In the poem, Ari brings up the topic of the Bright Temple, which served as home for the paladins of Gailah. Shahana mentions that the Temple is always open should Johan choose to return to it, to which he replies, “The bright temple was destroyed.” From here, Shahana brings up the point that only the physical temple was destroyed. This brings up the theme of where the heart of a faith lies. The founder of Aikido, Morihei Ueshiba, once wrote “One does not need buildings, money, power, or status to practice the Art of Peace. Heaven is right where you are standing, and that is the place to train.” For both Ueshiba and Shahana, the most important ‘temple’ that any religion possesses, is the one built within the spirit of its practitioners. Johan may currently see Gailah’s religion as being as being in ruins as the Bright Temple, but Shahana reiterates that, so long as there are those who hold true to the faith, the religion can always rebuild. The true temple is, in essence, one’s own faith.
Rebuilding is touched on in many other ways throughout the poem. There are mentions of tangible reconstruction, such as Shahana’s statement that the Bright Temple will be rebuilt one day, and the healing of Johan’s arm. Interestingly, these are both events that would be, or are, enacted through the power of faith, be it the resolve of more numerous future worshippers or divine intervention via the faith of Shahana. However, there is more subtle discussion of rebuilding through faith that is brought forth in this poem and others in the series. In this poem, Johan begins his journey in rebuilding his spirit, a process that will require him to renew his faith in Gailah and, perhaps more importantly, himself. This is suggested in the dialogue between Ari and Shahana towards the end of the poem where Ari states that whatever Johan is holding against himself will eventually be resolved by the knowledge that Gailah knows his struggle and understands. However, both Shahana and Ari, in their discussions with Johan, point out that nothing can be rebuilt as it was, something that Johan seems to be fixated upon as one reason not to move forward. Ari’s analogy of silk being dyed to match a stain is an eloquent description of this concept.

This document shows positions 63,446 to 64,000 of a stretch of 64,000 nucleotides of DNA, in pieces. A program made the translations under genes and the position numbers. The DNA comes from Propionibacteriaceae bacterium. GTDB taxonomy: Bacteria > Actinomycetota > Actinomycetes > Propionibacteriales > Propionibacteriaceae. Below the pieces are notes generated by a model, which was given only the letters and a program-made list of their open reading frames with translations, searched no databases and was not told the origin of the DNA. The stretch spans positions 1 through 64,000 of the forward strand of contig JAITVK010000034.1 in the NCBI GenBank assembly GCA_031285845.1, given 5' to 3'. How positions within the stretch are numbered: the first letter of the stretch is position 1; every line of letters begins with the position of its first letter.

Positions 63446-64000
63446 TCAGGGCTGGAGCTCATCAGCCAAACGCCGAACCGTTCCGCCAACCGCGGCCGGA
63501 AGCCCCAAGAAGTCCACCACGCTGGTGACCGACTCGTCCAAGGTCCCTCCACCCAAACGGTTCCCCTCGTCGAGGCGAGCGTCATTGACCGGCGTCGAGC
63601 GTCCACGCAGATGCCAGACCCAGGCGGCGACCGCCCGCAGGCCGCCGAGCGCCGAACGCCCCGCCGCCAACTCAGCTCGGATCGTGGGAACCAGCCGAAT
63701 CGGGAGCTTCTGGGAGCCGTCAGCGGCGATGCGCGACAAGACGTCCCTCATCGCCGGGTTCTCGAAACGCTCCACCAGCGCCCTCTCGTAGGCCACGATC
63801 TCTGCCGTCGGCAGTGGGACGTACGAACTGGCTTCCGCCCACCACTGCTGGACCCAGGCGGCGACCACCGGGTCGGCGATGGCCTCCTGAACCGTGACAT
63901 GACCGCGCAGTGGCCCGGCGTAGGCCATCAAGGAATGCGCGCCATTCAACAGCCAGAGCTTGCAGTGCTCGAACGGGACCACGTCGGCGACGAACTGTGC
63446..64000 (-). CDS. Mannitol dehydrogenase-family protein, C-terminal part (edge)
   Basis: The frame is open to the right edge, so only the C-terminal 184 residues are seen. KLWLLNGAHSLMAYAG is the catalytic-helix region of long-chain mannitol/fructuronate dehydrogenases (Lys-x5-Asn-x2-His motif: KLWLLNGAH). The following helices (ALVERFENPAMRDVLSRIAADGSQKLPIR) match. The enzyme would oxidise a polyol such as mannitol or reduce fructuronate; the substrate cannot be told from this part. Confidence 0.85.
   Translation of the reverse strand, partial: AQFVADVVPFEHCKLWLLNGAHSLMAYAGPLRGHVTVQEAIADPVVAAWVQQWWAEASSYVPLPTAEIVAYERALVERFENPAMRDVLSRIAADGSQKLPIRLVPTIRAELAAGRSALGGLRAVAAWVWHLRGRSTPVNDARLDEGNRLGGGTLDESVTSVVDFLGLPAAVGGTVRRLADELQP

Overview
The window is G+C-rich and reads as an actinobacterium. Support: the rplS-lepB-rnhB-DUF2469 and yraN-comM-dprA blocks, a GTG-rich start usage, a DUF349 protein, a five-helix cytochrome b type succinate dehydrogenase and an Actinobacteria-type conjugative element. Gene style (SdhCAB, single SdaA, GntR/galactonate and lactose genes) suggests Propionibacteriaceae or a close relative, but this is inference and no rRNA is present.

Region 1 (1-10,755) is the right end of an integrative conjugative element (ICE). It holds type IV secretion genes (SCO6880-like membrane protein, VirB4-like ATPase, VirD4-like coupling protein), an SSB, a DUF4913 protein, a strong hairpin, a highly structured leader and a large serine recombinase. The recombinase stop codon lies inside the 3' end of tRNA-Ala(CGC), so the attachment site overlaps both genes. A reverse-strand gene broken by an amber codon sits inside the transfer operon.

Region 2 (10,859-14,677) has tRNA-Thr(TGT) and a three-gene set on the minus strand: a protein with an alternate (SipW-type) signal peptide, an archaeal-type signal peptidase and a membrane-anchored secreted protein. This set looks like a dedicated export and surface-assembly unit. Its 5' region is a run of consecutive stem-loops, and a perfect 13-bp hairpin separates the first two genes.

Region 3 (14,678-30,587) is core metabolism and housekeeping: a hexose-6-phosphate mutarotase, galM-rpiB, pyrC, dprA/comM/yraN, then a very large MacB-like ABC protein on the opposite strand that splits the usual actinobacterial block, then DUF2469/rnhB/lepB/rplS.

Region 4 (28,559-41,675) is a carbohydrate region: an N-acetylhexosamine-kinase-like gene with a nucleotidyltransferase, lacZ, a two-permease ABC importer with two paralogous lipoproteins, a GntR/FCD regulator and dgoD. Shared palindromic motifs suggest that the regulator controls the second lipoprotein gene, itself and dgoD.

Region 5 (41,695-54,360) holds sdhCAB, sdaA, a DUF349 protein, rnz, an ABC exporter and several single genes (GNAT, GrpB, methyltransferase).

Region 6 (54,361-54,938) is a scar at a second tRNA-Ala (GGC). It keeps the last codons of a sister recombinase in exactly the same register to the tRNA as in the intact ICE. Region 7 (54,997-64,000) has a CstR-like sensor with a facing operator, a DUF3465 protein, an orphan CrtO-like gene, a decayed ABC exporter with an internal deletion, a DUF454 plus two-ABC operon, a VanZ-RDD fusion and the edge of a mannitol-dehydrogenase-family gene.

At the end of the poem, all of these themes and ideas are tied together with a single act. As Ari states that being aware of Gailah’s understanding of Johan’s inner conflict will eventually be enough for him to forgive himself (and, thus, rebuild his spirit), she smiles in a fashion described as being as “sudden as a sunbeam through clouds.” This gives a suggestion of the Bright Temple, which is earlier described as being “like yellow fire in the morning light.” Also, given how Gailah often reveals herself through beams of sun and moonlight, as well as other natural phenomena, throughout other poems in the series, this act also shows Ari as a surrogate for Gailah with another parallel. Finally, in being described as a beam of sunlight through clouds, this act becomes symbolic of hope; though things may be currently gloomy, a brighter future is in store.
It is this message of hope, shown through the expression of faith, forgiveness, reconstruction, and divine presence, that seems to drive this poem and lends it power. As the characters from this poetry series battle against darkness and fight ever closer to a brighter tomorrow, we can not only see our own struggles within theirs, but also that beam of golden sunlight piercing through the clouds to shine upon our own world.
( Read more... )
I iz pleased! :D
Snagged from itsjustc ...
If you read this, if your eyes are passing over this right now (even if we don't speak often or ever) please post a comment with a completely made up, fictional memory of you and me.
It can be anything you want - good or bad - but it has to be fake.
When you're finished, post this little paragraph in your LJ and see what your friends come up with.
Yep, now that we have good weather again, I'm back to watching Blue and Red haul off loads of dirt. Oh yay. As the excavator is carefully digging the ditches, it's taking them a long time to load the trucks. This is the second day of it. I'm so really, really glad I have access to a computer during all this.
Granted, being forced to stay in one place has given me LOTS of time to do sit down things. With it, I have:
- Done a lot of work transferring my favourite journals from PDC to here
- Tagged a number of postings from my memories
- Tweaked my resumes some more
- Applied to a few more jobs online
- Started getting involved in an e-mail RPG
- Gotten more deeply involved in Scarybirds - a dark fantasy fiction collaboration site